GeoLog

Imaggeo

Imaggeo on Mondays: The waxing Earth

Imaggeo on Mondays: The waxing Earth

These incredible images of Earth were acquired from the European MSG-2 satellite on July 21, 2009. The MSG, which stands for Meteosat Second Generation, satellites are operated as a series of satellites which continually orbit our planet, capturing detailed images of Europe, Africa and parts of the Atlantic and Indian Ocean every 15 minutes. The data acquired is largely used by meteorologists.

The satellites operate in a geostationary orbit. This means they are located some 36000km above the equator and follow the Earth’s rotation. This orbit allows an extraordinary view on the waxing Earth at 5:00, 6:00, 7:00, 8:00, 10:00, and 12:00 UTC.

But what causes this periodicity ? Exploring the phases of our Moon over the period of approximately a month helps us visualise this phenomenon. It takes the Moon 27 days to complete a full revolution around Earth. During this time, the relative position between the Moon, Earth and the Sun changes, so that, seen from the Earth’s perspective, a new, waxing, full Moon, and waning Moon. Similarly, from the perspective of a geostationary satellite, the Earth apparently orbits the satellite once per day and likewise it observes a “new Earth”, “waxing Earth”, “full Earth”, and “waning Earth” once per day.

Interestingly, the MSG satellites have only one channel (covering the full earth disk) in the visible spectral region, in other words, the portion of the electromagnetic spectrum that is visible to the human eye. The human eye has receptors for three different colours, which means information is missing to generate true colour composite images from MSG. For this reason, Maximillian Reuter (a researcher at Institute of Environmental Physics, University of Bremen, in Germany) and Susanne Pfeifer (Climate Service Center Germany) developed an algorithm that primarily uses the SEVIRI (the main instrument aboard MSG) channels at 0.6μm, 0.8μm and 1.6μm, to transform RGB (red/green/blue) false colour composite images of the used channels into (quasi) true color images. The result is today’s featured image. The lack of information in the blue and green parts of the visible spectrum is compensated by using data from NASA’s Blue Marble next generation project.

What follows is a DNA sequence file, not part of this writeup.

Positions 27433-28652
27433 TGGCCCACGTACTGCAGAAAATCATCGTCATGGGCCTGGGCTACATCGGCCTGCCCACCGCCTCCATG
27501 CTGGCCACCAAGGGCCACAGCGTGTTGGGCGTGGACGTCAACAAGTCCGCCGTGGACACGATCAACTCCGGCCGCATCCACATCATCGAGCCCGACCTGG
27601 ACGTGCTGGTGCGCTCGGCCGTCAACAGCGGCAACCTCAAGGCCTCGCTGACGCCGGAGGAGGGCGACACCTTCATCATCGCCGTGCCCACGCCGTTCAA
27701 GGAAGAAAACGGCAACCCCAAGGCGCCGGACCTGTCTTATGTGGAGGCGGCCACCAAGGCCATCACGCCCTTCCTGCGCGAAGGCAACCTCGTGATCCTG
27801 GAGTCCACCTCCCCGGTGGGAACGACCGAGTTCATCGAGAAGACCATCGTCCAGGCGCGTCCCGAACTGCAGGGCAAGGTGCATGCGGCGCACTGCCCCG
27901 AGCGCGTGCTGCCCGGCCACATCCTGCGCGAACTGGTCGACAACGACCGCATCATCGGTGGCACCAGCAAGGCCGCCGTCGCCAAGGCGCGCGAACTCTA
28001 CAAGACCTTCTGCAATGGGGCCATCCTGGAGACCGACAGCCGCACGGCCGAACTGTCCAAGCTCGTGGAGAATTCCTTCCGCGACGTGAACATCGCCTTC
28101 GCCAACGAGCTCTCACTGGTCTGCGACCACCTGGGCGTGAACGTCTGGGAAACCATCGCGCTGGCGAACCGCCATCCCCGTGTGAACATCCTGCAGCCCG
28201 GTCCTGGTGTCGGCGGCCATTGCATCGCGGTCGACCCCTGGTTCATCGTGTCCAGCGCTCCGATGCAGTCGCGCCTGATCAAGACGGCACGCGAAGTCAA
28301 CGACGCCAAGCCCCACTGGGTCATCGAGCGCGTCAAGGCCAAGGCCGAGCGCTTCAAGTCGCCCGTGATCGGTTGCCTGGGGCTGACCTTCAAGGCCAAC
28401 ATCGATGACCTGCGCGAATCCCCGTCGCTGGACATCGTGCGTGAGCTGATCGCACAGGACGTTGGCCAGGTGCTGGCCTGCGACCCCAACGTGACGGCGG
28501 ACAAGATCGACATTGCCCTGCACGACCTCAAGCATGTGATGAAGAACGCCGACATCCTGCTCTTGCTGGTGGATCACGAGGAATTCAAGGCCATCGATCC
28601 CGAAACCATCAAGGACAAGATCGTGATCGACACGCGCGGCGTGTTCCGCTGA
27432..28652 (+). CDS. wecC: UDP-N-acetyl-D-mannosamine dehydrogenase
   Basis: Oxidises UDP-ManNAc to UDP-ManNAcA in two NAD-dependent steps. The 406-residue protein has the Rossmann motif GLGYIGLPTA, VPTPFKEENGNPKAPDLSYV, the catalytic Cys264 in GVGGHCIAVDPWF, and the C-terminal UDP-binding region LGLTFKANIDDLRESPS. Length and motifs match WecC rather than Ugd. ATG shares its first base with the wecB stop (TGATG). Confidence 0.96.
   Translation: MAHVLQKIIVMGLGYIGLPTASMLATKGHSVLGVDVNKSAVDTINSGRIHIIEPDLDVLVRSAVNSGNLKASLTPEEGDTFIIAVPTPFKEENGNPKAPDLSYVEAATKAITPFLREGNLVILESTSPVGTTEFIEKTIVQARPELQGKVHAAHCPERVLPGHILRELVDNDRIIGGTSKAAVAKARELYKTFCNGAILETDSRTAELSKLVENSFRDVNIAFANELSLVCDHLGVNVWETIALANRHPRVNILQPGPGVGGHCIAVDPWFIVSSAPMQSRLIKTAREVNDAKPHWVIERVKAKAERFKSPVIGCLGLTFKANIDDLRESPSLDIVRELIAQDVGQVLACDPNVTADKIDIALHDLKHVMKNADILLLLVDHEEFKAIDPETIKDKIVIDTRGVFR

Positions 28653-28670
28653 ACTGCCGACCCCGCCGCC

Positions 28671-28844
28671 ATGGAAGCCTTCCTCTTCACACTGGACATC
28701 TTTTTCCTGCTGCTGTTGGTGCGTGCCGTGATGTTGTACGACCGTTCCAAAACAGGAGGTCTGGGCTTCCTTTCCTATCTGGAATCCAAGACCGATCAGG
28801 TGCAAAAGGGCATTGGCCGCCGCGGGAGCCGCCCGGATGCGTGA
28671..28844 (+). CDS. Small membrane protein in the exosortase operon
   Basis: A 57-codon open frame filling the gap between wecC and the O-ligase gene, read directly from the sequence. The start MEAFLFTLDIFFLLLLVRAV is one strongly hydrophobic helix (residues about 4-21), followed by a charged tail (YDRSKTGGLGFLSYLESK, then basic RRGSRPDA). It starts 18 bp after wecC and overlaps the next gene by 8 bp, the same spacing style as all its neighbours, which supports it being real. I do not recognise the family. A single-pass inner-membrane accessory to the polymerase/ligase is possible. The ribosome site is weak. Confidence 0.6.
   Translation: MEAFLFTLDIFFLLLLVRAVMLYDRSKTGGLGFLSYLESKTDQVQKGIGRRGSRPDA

By Maximillian Reuter, researcher at Institute of Environmental Physics, University of Bremen and Laura Roberts, EGU Communications Officer.

References :

More information in the publication M. Reuter, S. Pfeifer: Moments from space captured by MSG SEVIRI. International Journal of Remote Sensing, 32, 14, 4131-4140, doi: 10.1080/01431161.2011.566288,2011.

Imaggeo is the EGU’s online open access geosciences image repository. All geoscientists (and others) can submit their photographs and videos to this repository and, since it is open access, these images can be used for free by scientists for their presentations or publications, by educators and the general public, and some images can even be used freely for commercial purposes. Photographers also retain full rights of use, as Imaggeo images are licensed and distributed by the EGU under a Creative Commons licence. Submit your photos at http://imaggeo.egu.eu/upload/.

 

Imaggeo on Mondays: a big thank you from the EGU

Outside EGU General Assembly 2016. Credit: Kai Boggild/EGU (distributed via imaggeo.egu.eu)

The past week in Vienna was a busy one! Hordes of Earth, ocean and planetary scientists came together to present, share and discuss their most recent scientific findings at the 2016 General Assembly.